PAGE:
Posted by Wordsmith on 17 October, 2006 at 1:28 am. 1 comment.


I’ve never heard the President say
anything bad
about religious leaders,
and I don’t name names
in the book because I don’t want to be personal–“

-David Kuo

“There is just no question that I, among others, have a liberal bias. I mean, I’m consistently liberal in my opinions. And I think some of the — I think Dan is transparently liberal. Now, he may not like to hear me say that. I always agree with him, too. But I think he should be more careful.”-Andy Rooney on Larry King Live; one of the best things he’s ever said…ever!
(Hat tip: Bernard Goldberg‘s Arrogance).

Are they going to do this all the way up through to November Elections? Unbelievable! It’s a repeat all over again, of 2004.

A couple of weeks ago, Bob Woodward got to promote his recent release, State of Denial. I posted then about how 60 Minutes has a history of agenda-driven, anti-Bush stories, often running at least a segment a week that is in some manner, an attack on the Bush Administration.

So this past Sunday, and 23 days away from the Elections, 60 Minutes drops their latest “Bush bomb”: David Kuo’s new book, Tempting Faith. It is published by Free Press, which is a conglomerate of Simon & Schuster, which is a division of CBS Corporation (which, of course, owns 60 Minutes).

Former deputy director of the White House Office of Faith-Based Initiatives, David Kuo, wrote a book, released today, in which he asserts that administration officials have referred to evangelical leaders as “nuts” and that his office was used to curry favor with “Republican base voters,” evangelical Christians, rather than to help the poor.- from NewsBusters

In the aftermath of the Foley scandal, which appears to be politically motivated in order to alienate the “values voters” from the Republican Party (forget about the hypocrisy), Harry R. Jackson writes,

Two years ago, I predicted that the October Surprise for the 2004 election would be a major shift among black voters toward a family-values platform. The Washington Times was bold enough to print this prediction as an Op-Ed piece on October 29, 2004. The shift we spoke of was undoubtedly a part of the Bush and the GOP 2004 victory.

Ever since that election, Democrats and liberals have lost sleep worrying about the power of the evangelical Christian vote. They have taken aim at the faith community with two clear strategies. First, they have mobilized a group of left-leaning, “pseudo-evangelicals” to critique our moral, political movement. At least twenty books have been written to denounce evangelical Christian involvement in American politics.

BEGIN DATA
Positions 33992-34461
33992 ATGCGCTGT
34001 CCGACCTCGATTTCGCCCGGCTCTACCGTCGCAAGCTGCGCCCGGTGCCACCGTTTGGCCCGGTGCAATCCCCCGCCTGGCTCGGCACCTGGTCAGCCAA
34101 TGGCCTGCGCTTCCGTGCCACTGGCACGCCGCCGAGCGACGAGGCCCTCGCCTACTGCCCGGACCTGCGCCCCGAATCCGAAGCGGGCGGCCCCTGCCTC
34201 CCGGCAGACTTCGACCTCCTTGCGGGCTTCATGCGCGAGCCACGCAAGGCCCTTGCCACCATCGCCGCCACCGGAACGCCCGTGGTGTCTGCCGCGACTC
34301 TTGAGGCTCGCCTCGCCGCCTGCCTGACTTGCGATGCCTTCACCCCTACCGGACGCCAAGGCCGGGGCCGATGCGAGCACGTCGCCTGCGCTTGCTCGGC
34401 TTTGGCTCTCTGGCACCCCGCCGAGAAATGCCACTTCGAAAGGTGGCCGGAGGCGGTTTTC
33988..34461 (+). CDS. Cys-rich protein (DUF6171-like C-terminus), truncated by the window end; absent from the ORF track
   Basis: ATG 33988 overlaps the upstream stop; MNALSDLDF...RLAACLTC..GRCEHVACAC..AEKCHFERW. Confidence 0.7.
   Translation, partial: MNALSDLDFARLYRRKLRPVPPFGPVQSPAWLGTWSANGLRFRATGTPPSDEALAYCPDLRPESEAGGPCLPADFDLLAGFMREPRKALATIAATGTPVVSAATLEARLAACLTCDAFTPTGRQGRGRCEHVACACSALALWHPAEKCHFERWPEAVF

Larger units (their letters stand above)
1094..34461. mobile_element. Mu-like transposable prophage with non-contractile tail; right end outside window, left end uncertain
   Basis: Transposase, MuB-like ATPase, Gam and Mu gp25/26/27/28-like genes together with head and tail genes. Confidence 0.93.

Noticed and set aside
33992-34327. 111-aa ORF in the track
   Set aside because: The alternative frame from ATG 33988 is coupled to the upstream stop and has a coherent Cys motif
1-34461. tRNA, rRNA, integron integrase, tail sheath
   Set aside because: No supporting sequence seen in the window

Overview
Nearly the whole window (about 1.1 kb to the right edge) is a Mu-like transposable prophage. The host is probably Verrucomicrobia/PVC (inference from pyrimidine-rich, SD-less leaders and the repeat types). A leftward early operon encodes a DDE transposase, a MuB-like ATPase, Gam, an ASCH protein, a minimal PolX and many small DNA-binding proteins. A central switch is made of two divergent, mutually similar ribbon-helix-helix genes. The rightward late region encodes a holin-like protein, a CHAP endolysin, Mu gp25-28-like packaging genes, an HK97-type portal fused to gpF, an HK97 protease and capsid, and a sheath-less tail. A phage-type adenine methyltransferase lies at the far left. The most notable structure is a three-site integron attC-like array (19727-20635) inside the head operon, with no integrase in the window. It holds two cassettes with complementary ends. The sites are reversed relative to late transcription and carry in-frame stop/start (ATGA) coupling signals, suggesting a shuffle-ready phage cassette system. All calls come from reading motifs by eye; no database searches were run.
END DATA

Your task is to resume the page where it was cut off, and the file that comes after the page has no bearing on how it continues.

Michael Medved mentions a host of these books including Christian Soul, by Andrew Sullivan (obviously has the wrong take on LotR), pointing out on his Monday program that the Left has been constantly on the attack about how “the religious right” have taken over the White House and how America is being turned into a theocracy.

So which is it, Democrats? Are Bush and Co. religious fanatics who wish to turn us into a theocracy? Or are Bush and Rove deviously using the “religious right” for selfish, political gain?

Medved derides Leslie Stahl for labeling David Kuo as “a card-carrying member of the religious right”. Medved points out that Kuo has worked for Ted Kennedy and Gary Hart, as well as for conservatives such as William Bennett and George W. Bush. He was hardly a member of the hardcore Christian religious right.

One of David Kuo’s complaints is that President Bush and lobbyists did not deliver on following through with funding for faith-based initiatives. Of the $8 million, only around 10% has been delivered. But different spending priorities have been created after 9/11; and fighting hard for tax cuts and growing the economy has been meaningful to the nation. Building a strong economy is every bit as important to helping the poor as is charitable money. And as Jim Towey told Leslie Stahl,

“He’s [President Bush] not king. He had to work with Congress. It’s naïve to say, ‘Oh, because the president asked for it and didn’t get it, that meant he didn’t really want it.'”

It’s great that Kuo has a passion for helping the impoverished; but his disillusionment with the political process has made him nothing more than a tool of it. Can anyone seriously doubt that 60 Minutes’ “hard-hitting breaking news” hit-piece is nothing short of politically motivated to stem the tide of Christian voter turnout?

Harry R. Jackson concludes his piece by saying he believes the October surprise this year will be evangelical voters returning to the voting booths.

God….I hope that’s true. It’s a miracle that George Bush won re-election, considering how hard he was hammered in 2004 by a hostile media.

I wonder what other “October surprises” 60 Minutes has in store for Republicans in the next 3 Sundays, before Elections?

For the 60 Minutes David Kuo segment, you can download it at

As a footnote on 60 Minutes last sunday, I could not help but roll my eyes at Andy Rooney’s icing on the liberal cake:

“I don’t understand why we think it is OK for us to have nuclear weapons but it isn’t all right for some other countries to have any.”

And there ya have it, folks. We begin and end this post with the venerable Andy Rooney. God bless the ol’ fossil!

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